Louise at age 38 or so, already the mother of 5.

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Learning to be a better blogger in Abruzzo

I have to admit that the idea of going to Abruzzo to learn more about the art and craft of blogging has struck some of my friends and colleagues as an odd thing. To be honest, most of them have never heard of Abruzzo. Unless, of course it’s just the humorous mention of it by a character in the recent Australian film ‘Red Dog’. The mine worker, Vanno, is always singing the praises of his homeland in Italy, “Ah, now in the Abruzzi…” followed by any of “…the women are the most beautiful” or “…the food is the best in the world” or “…the scenery is fantastic”. As a migrant in a desolate, woman-less, remote mining outpost of Western Australia in the 1970s it’s easy to see how Vanno would have a sense of Abruzzo as a paradise on earth! But there’s a lot of truth in this idealised vision of our character’s homeland.

Casa DRocco Morro d'Oro

From the kitchen window of the DiRocco family home in Morro d’Oro, Abruzzo

As someone who also has heritage in Abruzzo, I seem to have an attraction to web sites or blogs that discuss Italy (refer previous post here) and more so if the content mentions the word ‘Abruzzo’. So when I learnt of the Let’s Blog Abruzzo event (yes I have been following the blog of one of the organisers) I thought, “what a wonderful alignment of the planets”. A visit to Bell’Abruzzo. A room full of people all interested in Abruzzo food, wine and tourism. A room full of people who know so much more than me about blogging. A session to help me with my photography. A list of sponsors who produce food and wine that we will be able to taste. An opportunity to meet people whose blogs I have been following for ages. It was a ‘no brainer’…

I am so looking forward to seeing family, attending the conference in a part of Abruzzo that I’ve not been to before – the hill-top town of Santo Stefano di Sessanio – and immersing myself in all that Let’s Blog Abruzzo has to offer. Ci vediamo presto!

An Italian Obsession

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It started with a photo. My grandparent’s wedding photo.

I always had a sense that we were different. My mother’s parents had a funny accent when they spoke English and they talked real loud. My friends couldn’t understand our grandfather. I was used to it and explained that my Pop-Pop was Italian and that he was from ‘the Abruzzi’.

He did have a thick accent but we must have grown used to it. Mom-Mom not so much. Pop-Pop was only 13 when he arrived in America and he was already a tailor. His schooling lasted 3 years before he was taught a trade at age 9. Imagine that today. Mom-mom arrived with her mother and a one of her sisters to join their father who was already in Philadelphia. She went to high school and although Italian was the language of home, she was educated in English through her high school years in ‘l’America’.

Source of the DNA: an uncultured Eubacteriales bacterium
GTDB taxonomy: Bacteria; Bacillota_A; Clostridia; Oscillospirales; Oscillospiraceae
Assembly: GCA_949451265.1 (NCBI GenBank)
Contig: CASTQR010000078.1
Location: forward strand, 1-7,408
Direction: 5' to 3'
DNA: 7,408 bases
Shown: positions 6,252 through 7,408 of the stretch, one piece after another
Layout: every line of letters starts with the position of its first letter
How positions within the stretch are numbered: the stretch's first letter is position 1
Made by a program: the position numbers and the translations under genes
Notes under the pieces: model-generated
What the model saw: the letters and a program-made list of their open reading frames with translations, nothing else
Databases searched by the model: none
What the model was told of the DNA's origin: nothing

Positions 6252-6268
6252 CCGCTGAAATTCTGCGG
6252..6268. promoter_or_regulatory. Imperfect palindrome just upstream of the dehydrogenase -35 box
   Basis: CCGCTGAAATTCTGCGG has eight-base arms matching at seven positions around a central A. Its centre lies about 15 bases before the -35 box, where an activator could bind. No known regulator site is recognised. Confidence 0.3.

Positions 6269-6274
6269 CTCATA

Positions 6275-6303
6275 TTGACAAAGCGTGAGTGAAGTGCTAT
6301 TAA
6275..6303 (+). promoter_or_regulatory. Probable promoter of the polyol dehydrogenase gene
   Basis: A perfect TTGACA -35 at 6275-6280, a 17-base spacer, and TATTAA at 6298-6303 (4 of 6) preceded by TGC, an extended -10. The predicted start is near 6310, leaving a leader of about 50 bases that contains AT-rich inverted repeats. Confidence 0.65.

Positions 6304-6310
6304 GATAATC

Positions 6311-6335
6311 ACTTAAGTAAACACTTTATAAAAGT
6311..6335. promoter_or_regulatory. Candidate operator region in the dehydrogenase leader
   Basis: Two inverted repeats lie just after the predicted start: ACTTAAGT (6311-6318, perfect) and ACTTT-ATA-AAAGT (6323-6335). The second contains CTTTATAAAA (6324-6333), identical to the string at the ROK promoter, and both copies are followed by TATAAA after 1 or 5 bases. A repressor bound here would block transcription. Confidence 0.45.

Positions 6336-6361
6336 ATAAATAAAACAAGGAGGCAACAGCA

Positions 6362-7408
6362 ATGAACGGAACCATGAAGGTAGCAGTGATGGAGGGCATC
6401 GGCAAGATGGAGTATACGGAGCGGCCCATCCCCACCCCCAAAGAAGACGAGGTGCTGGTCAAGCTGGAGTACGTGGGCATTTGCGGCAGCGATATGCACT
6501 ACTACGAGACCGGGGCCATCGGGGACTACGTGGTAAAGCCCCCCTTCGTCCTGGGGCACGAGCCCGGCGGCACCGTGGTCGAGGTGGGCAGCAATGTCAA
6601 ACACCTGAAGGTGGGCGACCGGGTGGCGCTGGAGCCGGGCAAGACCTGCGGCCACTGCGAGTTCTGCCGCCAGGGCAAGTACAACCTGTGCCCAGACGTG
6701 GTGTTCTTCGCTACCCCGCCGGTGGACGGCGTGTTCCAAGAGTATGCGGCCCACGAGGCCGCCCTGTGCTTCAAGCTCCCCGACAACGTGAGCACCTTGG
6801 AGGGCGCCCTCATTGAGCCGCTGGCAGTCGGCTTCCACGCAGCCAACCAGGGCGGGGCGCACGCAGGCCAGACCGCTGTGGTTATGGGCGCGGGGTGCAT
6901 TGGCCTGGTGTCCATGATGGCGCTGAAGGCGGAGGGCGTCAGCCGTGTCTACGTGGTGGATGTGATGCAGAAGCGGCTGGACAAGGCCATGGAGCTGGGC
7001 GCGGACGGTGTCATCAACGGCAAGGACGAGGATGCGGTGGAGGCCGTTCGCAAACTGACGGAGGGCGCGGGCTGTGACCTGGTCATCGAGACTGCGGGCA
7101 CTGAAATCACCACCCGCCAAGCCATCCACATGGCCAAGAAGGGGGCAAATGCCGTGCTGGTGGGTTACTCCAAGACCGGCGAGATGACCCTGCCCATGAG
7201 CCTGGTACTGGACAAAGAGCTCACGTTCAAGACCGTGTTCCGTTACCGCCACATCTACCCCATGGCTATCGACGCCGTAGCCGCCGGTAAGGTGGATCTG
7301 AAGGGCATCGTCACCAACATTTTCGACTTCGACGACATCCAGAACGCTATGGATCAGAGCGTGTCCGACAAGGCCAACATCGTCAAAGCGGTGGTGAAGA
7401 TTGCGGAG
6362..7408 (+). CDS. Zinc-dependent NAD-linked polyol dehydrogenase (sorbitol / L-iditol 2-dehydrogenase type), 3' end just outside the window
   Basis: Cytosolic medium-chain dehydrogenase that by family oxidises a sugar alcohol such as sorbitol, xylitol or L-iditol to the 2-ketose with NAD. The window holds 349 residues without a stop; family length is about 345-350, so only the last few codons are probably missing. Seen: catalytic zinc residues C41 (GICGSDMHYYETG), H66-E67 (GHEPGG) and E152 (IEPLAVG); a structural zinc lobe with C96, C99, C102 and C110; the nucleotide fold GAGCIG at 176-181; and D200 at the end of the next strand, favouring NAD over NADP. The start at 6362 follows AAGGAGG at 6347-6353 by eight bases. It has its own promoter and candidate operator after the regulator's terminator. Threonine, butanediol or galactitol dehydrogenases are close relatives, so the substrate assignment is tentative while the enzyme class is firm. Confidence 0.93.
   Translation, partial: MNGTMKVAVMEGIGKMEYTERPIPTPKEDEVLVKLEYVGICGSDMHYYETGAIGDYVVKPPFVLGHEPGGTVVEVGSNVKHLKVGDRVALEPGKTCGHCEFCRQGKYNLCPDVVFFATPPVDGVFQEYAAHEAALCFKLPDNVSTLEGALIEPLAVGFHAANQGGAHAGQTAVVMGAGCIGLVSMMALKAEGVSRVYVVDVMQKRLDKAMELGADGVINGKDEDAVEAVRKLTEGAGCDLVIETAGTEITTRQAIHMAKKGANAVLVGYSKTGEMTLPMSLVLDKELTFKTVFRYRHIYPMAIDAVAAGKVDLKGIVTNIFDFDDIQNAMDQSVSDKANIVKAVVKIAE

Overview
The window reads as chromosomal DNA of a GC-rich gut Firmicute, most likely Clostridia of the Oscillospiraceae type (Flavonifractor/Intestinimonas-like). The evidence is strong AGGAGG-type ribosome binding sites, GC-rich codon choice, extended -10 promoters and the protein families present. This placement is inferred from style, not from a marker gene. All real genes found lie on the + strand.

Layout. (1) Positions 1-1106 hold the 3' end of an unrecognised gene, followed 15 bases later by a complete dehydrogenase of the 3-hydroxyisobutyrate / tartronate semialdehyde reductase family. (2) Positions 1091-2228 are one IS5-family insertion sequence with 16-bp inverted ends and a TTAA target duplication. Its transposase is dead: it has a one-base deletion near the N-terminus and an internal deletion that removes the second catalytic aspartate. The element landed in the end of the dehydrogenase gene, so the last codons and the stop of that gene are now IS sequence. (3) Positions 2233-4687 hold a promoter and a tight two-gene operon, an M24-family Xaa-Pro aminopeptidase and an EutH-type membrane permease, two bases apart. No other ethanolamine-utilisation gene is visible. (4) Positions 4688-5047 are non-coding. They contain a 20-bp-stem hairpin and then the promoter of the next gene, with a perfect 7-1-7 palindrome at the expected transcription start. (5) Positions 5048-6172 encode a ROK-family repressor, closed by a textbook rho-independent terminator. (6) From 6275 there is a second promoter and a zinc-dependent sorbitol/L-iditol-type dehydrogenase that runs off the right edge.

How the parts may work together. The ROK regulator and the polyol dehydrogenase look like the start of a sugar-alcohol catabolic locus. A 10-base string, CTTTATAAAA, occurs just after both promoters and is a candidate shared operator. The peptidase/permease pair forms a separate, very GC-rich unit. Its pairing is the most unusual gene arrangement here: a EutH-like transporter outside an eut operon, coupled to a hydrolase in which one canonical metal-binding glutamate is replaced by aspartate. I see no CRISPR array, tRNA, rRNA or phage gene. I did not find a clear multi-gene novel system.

But the photo. I was a little obsessed with it for some years. It seemed like something from another time and place than our rather normal Anglo existence, it was foreign and exotic and we just weren’t!

I don’t remember seeing the wedding photo until I was in High School, probably after my grandmother died and my grandfather sold up and moved to the Jersey shore. It turned up at my parent’s house amongst the possessions that Pop-Pop no longer needed in his tiny apartment on California Avenue, Atlantic City. He had been totally dedicated to Mom-Mom, Anna, who he referred to as ‘my Annie’. He survived another 18 years after she was gone.

But I digress. The photo was taken in 1922 in Philadelphia and I don’t know the other people in it other than my grandparents, the bride and groom. They were 9 years apart. My grandmother was only 18 and my grandfather 27 or so. The bride, bridesmaid and  flower girl have the best hats and the biggest flowers, but the little boy ring-bearer is just the funniest looking little fellow with wild hair that looks like he had recently tumbled out of bed.  They all look so serious.

I was reminded of this photo again when a fellow Italy obsessed blogger Debra recently posted a blog entry about a wonderful looking museum with equally great photos from the Museo Paolo Cresci in Lucca. Refer to the post here.

So, my lovely grandparent’s wedding photo started me on a journey to discover my Italian heritage. It encouraged me to visit Italy numerous times to meet my grandparent’s families and see their villages in Abruzzo and learn how to speak some sort of Italian!

I would love to hear what you think or if you have a story (or even an obsession) associated with a family photo.